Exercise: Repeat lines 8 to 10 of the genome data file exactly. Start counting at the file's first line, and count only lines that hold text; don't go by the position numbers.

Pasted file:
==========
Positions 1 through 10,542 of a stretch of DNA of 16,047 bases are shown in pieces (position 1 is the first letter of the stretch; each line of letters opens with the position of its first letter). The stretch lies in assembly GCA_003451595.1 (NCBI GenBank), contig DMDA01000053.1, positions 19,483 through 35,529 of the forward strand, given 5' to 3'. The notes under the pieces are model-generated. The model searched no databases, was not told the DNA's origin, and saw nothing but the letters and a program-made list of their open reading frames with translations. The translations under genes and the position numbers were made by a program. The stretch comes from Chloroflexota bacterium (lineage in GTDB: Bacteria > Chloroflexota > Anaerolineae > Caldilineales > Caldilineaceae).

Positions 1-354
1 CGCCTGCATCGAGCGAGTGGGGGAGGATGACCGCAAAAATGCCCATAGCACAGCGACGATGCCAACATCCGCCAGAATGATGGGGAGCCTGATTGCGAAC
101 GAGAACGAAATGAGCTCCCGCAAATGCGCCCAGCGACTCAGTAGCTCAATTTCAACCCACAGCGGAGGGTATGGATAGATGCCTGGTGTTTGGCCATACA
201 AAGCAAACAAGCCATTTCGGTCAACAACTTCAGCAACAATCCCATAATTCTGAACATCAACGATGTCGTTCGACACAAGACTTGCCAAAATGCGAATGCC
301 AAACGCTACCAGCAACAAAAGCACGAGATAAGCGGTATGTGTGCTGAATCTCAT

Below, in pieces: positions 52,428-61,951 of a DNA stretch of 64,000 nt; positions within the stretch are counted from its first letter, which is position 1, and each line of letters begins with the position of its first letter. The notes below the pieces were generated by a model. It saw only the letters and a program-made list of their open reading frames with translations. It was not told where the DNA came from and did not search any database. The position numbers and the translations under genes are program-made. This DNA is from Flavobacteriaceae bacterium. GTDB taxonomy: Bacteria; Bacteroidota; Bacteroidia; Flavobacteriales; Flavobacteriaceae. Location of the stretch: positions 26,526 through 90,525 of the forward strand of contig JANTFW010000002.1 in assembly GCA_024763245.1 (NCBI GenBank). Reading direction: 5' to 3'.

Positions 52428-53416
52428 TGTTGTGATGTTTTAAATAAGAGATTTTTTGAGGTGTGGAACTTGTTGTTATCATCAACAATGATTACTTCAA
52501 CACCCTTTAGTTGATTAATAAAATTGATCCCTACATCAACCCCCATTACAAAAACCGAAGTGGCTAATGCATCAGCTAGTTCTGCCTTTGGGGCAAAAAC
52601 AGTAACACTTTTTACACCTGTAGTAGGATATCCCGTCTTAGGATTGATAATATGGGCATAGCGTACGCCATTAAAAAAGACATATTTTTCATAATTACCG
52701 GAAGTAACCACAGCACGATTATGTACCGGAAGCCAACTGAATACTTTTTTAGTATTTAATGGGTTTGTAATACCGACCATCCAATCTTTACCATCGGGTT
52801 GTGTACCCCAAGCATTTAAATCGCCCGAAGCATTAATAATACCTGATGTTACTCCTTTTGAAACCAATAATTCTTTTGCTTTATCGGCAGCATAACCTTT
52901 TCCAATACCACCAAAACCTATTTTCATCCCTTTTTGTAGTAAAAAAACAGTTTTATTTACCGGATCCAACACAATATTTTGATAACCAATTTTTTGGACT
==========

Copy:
Positions 52428-53416
52428 TGTTGTGATGTTTTAAATAAGAGATTTTTTGAGGTGTGGAACTTGTTGTTATCATCAACAATGATTACTTCAA
52501 CACCCTTTAGTTGATTAATAAAATTGATCCCTACATCAACCCCCATTACAAAAACCGAAGTGGCTAATGCATCAGCTAGTTCTGCCTTTGGGGCAAAAAC